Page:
Illumina Says Improved Sequencer Enables Paired-End Reads, 50-Base Read Lengths
Illumina last week announced that it has met several technical milestones for the Illumina Genome Analyzer (formerly called the Solexa Genome Analyzer).
The company said that it has developed new methods for generating high-quality paired reads and the ability to increase the read length for the system to more than 50 bases, among other improvements.
Illumina said that paired-end reads are useful for a number of applications, including detection of genomic insertions, deletions, and chromosome rearrangements, as well as de novo sequencing and assembly of bacterial and mammalian genomes.
The increase in read length from approximately 25 to 30 bases to more than 50 bases enables “over 90 percent of the reads to be aligned to the human genome at high accuracy,” Illumina said.
The company said that it has also developed methods that enable “high levels of sample multiplexing” in a single channel, and improved methods to “routinely generate over a billion bases of high- quality raw data per flowcell.”
The company did not provide a timeline on when these features would be available in commercial versions of the Illumina Genome Analyzer.
GS 20 Sales Drive 12 Percent Revenue Growth for Roche Applied Science
Roche Holding said this week that sales for its Applied Science group, which markets the Genome Sequencer 20 and FLX from 454 Life Sciences, grew by 12 percent in 2006 to $509.5 million.
The company did not disclose sales figures for the 454 sequencing platform, but said in a statement that the growth rate “was driven primarily by the LightCycler 480 instrument and Genome Sequencer 20 system.”
The Applied Science group falls under Roche’s diagnostics unit, which brought in 2006 revenue of $7 billion, a 5 percent increase year over year.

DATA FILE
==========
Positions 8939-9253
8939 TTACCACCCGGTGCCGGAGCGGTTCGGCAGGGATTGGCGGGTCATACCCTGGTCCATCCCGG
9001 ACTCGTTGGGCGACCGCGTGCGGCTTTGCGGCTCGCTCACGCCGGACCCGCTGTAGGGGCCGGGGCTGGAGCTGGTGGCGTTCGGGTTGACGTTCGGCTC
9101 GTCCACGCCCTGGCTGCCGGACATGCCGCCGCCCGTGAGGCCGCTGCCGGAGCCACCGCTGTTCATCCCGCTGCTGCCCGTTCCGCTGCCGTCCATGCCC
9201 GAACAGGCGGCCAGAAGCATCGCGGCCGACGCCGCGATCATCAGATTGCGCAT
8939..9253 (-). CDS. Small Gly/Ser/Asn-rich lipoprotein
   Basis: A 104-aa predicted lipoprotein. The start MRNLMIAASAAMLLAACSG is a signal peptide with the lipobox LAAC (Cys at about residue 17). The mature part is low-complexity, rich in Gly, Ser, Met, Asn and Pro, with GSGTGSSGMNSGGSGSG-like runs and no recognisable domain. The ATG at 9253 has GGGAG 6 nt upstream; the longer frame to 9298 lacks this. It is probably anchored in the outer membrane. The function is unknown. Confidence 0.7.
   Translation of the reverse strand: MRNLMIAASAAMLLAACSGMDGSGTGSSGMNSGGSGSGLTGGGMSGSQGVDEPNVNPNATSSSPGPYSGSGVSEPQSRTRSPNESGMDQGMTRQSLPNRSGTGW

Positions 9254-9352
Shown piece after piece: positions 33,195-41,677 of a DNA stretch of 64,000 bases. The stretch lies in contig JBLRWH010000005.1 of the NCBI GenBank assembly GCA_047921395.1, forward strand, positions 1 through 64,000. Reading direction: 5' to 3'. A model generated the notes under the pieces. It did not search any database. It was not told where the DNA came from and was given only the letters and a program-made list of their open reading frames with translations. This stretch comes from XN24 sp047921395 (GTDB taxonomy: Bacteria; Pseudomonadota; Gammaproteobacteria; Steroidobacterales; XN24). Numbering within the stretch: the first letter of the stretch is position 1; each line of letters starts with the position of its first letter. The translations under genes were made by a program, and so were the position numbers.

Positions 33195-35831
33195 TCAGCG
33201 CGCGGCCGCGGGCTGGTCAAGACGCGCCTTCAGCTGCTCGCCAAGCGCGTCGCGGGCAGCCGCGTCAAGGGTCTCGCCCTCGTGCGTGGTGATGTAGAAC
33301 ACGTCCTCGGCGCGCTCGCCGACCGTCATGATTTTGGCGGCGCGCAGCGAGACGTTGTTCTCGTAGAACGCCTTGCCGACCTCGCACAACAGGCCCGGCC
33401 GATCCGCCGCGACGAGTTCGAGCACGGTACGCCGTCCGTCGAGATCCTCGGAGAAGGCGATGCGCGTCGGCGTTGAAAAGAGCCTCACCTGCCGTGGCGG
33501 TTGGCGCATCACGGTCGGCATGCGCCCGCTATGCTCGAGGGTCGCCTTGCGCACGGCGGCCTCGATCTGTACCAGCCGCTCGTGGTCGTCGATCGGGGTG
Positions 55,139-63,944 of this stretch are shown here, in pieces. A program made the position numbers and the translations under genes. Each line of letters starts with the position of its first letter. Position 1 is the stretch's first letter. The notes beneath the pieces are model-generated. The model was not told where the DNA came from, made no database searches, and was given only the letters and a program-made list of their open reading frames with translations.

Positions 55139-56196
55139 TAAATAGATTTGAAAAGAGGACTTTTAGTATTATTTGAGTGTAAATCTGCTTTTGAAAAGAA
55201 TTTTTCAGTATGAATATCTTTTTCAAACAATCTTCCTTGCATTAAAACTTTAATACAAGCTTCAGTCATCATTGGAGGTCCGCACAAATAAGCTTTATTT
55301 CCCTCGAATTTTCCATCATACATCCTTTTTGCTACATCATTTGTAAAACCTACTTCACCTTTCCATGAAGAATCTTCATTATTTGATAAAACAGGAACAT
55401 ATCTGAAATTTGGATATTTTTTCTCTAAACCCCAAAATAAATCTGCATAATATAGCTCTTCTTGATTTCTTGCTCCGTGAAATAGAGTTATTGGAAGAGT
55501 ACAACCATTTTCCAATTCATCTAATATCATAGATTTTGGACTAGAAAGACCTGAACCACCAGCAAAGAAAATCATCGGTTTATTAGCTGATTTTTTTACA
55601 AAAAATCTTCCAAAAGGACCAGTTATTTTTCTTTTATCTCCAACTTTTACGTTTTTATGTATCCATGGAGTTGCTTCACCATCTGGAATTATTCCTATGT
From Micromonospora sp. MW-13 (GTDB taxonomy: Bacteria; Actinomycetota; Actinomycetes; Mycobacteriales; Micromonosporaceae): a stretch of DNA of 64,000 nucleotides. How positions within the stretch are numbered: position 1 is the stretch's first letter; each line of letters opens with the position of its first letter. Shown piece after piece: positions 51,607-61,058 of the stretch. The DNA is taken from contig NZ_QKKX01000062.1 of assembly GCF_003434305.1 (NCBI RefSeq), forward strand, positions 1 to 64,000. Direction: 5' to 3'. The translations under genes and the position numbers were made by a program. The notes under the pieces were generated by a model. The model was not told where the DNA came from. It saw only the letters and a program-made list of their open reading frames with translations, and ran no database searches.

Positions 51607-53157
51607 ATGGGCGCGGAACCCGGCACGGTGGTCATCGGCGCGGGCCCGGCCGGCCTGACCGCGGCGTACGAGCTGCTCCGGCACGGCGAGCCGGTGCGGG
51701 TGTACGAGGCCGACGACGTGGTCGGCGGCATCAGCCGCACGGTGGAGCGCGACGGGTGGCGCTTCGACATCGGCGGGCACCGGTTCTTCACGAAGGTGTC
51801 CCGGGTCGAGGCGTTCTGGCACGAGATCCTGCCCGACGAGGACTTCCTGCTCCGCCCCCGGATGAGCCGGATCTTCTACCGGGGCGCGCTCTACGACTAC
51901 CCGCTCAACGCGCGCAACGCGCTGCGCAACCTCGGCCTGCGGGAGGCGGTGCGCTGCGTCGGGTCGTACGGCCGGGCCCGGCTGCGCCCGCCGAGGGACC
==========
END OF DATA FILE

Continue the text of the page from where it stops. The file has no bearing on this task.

Geneservice Buys Oxford Sequencing Shop to Offer Contract Services, Plans Expansion
Geneservice has acquired a sequencing facility located at the University of Oxford and will use it to perform contract research, the company said last week.
Cambridge, UK-based Geneservice said it will use the facility, which is part of Oxford’s Biochemistry Department, to offer DNA sample processing, genotyping, mRNA expression analysis, and microbial clone management.
Geneservice said the Biochemistry Department’s staff will remain at the lab but will become company employees.
Geneservice CEO Tom Weaver said in a statement that the company plans to expand the department and is planning to expand the lab “into new premises.” He did not elaborate.
Weaver said the company expects this agreement to be “the first of several similar alliances around the UK.”
Group Led by Broad Institute Finishes Early Draft of Horse Genome
Researchers led by the Broad Institute of MIT and Harvard have completed an initial draft of the horse genome, researchers affiliated with the Horse Genome Sequencing Project said last week.
The HGSP said it has completed a 6.8X coverage of the horse’s roughly 2.7 billion base pairs.
The HGSP also generated a map of genetic variations found in the genome using DNA samples from old and new breeds such as Andalusians, Arabians, Standardbreds, and Thoroughbreds.
The map is built from 1 million SNPs that the HGSP expects scientists to use for considering physical contributions from breed to breed and to assess disease susceptibility.
The sequencing began in 2006 and is a component of the Horse Genome Project, a 10-year international collaboration funded with $15 million from the National Human Genome Research Institute.
The HGSP said it plans to publish an analysis of the horse genome that will offer more information about its findings.
Illumina to Offer $350M in Convertible Notes; Will Use $202M to Repurchase Shares
Illumina plans to sell $350 million in convertible senior notes to help pay for corporate expenses, the company said this week.
The convertible senior notes will pay interest semiannually at a rate of 0.625 percent per year and are due in 2014. Illumina also granted the initial purchasers a 30-day option to purchase up to $50 million of additional notes to cover overallotments.